Vicki Slater for Governor | Jackson Free Press | Jackson, MS

Vicki Slater for Governor

Photo by Imani Khayyam.

Another historic opportunity faces Mississippians in the coming weeks and months. There are three candidates in the race for the Democratic nomination for governor, two of them women.

As far as we can tell, Robert Gray hasn't put up much of a fight for the nod. That leaves us Dr. Valerie Short, a retired physician, and Vicki Slater, an attorney, one of whom will be the nominee to face off against Gov. Phil Bryant in the fall and the first woman to win either party's nomination for governor. This alone is encouraging in a state where the quality of life for women continues to lag the rest of the nation by many indicators.

Dr. Short and Ms. Slater thoroughly impressed us. With Dr. Short, who was an OB/GYN, it was her intelligence and breadth of knowledge about and passion health care, one of the main areas where Mississippi needs to improve. On paper, she may be the most qualified person to compete for the governor's mansion in modern history.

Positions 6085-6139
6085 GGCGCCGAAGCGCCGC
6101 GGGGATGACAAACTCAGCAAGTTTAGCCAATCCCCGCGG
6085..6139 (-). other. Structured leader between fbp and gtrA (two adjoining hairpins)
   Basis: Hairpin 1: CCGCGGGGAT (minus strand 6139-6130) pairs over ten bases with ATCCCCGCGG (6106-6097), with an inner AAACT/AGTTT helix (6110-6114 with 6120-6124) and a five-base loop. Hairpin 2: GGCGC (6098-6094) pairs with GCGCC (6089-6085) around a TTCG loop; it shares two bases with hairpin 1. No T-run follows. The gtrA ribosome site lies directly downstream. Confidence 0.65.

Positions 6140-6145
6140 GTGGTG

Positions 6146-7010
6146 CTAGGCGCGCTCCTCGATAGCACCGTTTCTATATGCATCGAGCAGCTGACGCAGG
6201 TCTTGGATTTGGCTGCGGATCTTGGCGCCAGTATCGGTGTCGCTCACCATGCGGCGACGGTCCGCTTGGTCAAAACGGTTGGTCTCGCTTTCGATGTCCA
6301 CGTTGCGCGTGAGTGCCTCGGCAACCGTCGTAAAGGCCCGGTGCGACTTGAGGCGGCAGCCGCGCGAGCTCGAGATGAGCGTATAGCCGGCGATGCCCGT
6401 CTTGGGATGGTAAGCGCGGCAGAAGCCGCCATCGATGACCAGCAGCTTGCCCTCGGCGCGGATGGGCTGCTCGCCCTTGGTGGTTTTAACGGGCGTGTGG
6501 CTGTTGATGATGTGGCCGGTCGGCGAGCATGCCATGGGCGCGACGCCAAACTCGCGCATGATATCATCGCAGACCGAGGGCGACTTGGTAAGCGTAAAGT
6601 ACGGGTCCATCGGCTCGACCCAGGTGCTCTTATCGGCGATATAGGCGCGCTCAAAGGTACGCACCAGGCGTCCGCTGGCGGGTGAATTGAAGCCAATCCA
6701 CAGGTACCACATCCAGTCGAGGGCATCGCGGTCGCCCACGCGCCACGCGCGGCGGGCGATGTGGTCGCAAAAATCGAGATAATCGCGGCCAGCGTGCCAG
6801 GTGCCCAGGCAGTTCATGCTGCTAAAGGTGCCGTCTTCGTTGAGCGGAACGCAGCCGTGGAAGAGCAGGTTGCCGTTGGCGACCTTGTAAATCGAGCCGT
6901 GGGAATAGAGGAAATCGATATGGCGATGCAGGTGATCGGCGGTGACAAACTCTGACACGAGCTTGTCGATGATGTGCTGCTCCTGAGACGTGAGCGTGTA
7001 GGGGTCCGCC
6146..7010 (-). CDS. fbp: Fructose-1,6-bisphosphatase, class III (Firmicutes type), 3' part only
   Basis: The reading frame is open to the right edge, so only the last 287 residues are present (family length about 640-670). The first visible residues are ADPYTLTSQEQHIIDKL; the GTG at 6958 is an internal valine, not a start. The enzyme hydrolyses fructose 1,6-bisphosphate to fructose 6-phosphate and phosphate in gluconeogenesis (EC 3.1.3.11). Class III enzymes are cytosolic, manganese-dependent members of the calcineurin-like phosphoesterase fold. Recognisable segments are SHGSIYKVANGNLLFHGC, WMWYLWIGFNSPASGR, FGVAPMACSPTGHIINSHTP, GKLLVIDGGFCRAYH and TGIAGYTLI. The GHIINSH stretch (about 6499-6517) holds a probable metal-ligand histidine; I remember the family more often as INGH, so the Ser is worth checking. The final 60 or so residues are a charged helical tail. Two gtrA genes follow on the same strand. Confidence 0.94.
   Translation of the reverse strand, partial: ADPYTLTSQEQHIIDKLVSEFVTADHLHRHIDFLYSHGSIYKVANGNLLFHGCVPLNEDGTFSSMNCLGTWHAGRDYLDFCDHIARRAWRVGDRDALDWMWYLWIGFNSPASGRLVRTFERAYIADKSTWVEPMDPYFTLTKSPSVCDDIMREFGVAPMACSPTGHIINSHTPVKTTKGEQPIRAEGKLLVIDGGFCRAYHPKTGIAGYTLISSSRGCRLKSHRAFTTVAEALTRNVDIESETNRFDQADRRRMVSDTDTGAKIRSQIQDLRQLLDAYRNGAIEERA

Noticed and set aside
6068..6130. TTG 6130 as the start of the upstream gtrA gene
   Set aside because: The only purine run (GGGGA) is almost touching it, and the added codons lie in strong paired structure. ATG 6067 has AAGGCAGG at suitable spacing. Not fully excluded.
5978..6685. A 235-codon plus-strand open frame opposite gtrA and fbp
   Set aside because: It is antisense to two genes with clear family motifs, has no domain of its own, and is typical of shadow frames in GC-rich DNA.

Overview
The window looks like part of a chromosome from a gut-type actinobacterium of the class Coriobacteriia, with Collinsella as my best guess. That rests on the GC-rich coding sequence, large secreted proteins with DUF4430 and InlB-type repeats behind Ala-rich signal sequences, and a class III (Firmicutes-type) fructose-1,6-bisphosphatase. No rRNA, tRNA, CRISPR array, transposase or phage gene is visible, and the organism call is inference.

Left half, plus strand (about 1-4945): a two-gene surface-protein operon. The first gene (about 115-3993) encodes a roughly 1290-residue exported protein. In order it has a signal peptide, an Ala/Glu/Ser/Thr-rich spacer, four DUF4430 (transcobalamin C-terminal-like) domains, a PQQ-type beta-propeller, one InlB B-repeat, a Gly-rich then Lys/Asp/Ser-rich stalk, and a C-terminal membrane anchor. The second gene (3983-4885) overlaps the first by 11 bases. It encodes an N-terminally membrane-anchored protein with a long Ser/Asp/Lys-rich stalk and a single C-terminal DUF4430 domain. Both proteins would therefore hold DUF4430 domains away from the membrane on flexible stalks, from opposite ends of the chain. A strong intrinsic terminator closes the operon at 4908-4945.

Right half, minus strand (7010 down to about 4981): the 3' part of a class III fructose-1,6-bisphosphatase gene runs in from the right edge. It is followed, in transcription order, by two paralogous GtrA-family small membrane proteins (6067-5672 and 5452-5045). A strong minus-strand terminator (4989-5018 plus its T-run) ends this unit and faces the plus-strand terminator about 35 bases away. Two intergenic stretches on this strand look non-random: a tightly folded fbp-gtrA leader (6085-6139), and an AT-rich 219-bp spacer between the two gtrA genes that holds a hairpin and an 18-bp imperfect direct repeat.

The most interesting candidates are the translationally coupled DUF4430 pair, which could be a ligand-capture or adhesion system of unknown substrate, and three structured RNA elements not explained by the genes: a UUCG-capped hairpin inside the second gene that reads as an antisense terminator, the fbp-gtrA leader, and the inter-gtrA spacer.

Ms. Slater knows her way around Mississippi's legal and political circles and brings skills and insight to the Capitol that have been lacking for quite some time. But for a Democrat in Mississippi, Ms. Slater has also pieced together a small, disciplined and impressive campaign organization. Not only that, she seems to be wielding it to maximum effect—to point out what she calls failure in leadership of Gov. Phil Bryant while speaking to bread-and-butter issues that could transcend partisan philosophies and possibly be the foundation for a new, needed coalition.

For this reason, we endorse Vicki Slater in the Democratic primary. She is a progressive, outspoken and focused candidate who could be the governor the state needs at this juncture. We decline to endorse in the Republican primary but look forward to sitting down with Gov. Phil Bryant if he survives the challenge from his opponent, Mitch Young.

See all of our candidate profiles and questionnaires at before you vote on Aug. 4.

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